If Mockus is elected, it will be very exciting to watch what happens in Colombia. South America is clearly beset with huge challenges. Colombia has had to deal for many years with the FARC and endemic corruption and violence. But Colombians are well educated and wonderful people, and much progress has been made. While outgoing President Uribe has many detractors and his record is marred with accusations of paramilitary abuse and corruption, the country is clearly much safer and more stable. And Colombia has huge potential, rich with resources and remarkable beauty.
Mockus' running mate, Sergio Fajardo, is the former mayor of Medellín, who was able to transform Medellín much as Mockus transformed Bogotá. The time may be just right in Colombia for Mockus' team of courageous and visionary reformers. We should pay attention -- we may have a lot to learn.
ht to lotlizard for finding an excellent editorial in the Guardian about Mockus.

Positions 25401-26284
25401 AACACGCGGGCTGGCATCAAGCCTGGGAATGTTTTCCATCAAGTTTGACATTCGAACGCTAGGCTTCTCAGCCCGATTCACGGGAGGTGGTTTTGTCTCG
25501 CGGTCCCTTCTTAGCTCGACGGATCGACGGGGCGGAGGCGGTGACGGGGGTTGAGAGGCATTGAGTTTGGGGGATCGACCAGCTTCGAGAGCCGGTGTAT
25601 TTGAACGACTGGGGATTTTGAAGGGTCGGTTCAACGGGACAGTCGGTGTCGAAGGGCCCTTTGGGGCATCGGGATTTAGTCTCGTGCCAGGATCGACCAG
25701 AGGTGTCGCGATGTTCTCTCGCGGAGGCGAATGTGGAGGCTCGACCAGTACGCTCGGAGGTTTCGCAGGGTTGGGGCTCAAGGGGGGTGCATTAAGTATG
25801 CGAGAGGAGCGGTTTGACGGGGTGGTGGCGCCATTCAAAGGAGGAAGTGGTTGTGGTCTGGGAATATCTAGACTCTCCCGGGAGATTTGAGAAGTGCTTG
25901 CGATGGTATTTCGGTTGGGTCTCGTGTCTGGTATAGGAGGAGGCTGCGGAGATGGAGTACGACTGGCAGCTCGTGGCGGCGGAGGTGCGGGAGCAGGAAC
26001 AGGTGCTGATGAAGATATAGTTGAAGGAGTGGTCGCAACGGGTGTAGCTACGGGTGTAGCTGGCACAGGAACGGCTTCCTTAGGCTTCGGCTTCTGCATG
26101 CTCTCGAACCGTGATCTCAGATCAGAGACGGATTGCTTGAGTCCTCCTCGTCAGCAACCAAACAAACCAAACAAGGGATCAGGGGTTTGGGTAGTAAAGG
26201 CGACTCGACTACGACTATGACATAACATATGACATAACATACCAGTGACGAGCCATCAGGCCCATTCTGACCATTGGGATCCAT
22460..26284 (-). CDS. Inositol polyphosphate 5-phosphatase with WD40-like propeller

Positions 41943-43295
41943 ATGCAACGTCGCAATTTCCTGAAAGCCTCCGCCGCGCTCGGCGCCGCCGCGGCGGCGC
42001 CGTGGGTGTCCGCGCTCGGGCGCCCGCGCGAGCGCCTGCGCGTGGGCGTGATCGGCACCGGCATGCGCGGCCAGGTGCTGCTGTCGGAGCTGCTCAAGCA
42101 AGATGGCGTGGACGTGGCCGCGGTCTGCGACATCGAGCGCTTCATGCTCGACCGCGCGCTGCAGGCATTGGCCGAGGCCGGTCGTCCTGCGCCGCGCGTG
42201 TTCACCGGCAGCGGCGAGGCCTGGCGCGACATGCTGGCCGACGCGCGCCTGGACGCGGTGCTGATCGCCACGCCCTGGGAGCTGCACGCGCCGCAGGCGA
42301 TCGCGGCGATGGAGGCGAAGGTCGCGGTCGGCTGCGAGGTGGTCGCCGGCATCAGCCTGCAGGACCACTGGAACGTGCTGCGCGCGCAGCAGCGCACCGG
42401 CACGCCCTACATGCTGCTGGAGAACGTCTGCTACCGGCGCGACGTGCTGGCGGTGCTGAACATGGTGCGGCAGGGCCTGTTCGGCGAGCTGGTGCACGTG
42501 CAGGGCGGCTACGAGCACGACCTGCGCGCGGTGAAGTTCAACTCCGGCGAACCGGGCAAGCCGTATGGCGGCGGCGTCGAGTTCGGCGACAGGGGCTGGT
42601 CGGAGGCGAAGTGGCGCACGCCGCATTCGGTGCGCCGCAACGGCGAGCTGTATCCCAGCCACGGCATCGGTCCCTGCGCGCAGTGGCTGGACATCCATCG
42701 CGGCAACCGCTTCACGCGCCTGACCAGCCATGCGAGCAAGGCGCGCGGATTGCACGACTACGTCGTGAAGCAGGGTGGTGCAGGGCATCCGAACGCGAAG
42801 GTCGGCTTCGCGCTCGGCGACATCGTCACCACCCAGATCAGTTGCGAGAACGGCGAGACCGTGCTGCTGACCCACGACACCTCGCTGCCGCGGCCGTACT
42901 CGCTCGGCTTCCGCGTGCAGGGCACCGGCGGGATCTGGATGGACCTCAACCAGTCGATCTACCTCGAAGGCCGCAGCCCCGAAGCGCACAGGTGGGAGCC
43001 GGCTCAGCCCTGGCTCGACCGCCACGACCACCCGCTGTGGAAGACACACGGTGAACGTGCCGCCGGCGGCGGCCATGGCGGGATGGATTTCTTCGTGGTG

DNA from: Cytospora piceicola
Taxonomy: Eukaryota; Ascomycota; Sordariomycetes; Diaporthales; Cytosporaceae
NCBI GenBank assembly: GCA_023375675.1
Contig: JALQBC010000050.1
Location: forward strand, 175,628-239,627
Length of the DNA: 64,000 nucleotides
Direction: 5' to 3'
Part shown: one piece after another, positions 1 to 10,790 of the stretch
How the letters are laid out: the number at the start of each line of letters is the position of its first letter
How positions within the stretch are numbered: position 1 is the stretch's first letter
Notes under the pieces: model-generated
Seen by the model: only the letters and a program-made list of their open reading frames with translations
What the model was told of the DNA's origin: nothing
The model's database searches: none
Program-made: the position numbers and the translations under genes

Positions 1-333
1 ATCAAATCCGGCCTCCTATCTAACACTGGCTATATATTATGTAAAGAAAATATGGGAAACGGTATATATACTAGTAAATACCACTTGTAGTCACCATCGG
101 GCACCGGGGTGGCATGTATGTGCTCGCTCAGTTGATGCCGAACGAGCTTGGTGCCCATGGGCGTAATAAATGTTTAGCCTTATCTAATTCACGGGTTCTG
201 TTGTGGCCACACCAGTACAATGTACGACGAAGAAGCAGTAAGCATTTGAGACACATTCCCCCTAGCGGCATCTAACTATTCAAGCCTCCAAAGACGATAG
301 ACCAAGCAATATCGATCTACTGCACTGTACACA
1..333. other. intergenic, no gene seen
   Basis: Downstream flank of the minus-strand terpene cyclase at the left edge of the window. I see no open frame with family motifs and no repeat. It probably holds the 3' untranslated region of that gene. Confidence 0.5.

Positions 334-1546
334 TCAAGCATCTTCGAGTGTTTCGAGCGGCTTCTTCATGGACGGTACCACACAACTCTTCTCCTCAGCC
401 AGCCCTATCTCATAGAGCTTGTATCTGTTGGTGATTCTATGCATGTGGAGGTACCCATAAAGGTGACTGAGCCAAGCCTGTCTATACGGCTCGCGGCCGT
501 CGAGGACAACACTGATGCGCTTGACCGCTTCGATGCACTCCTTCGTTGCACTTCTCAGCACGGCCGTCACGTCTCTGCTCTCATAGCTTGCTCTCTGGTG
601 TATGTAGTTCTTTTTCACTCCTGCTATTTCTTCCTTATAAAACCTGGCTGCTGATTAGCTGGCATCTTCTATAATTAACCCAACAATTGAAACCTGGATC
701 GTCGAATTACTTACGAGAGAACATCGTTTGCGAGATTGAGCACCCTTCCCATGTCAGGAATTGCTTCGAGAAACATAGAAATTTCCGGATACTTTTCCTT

... Mockus treated the job (of mayor of Bogotá) as a great experiment in civic responsibility. Mime artists mocked traffic violators, and road deaths halved. One campaign cut water use by 40%, while another led 63,000 people to pay a voluntary 10% tax to improve services. A Night for Women encouraged men to stay at home while 700,000 females enjoyed the city. His first run for the presidency ended in failure; his second looked set to do the same until a remarkable surge in recent months. He is likely to face the defence minister, Juan Manuel Santos, in a runoff ballot to replace the retiring president, Álvaro Uribe, who took a tough populist line against terrorism. Mockus could not be more different to him. Victory would be a tribute to his country's recovery from crisis.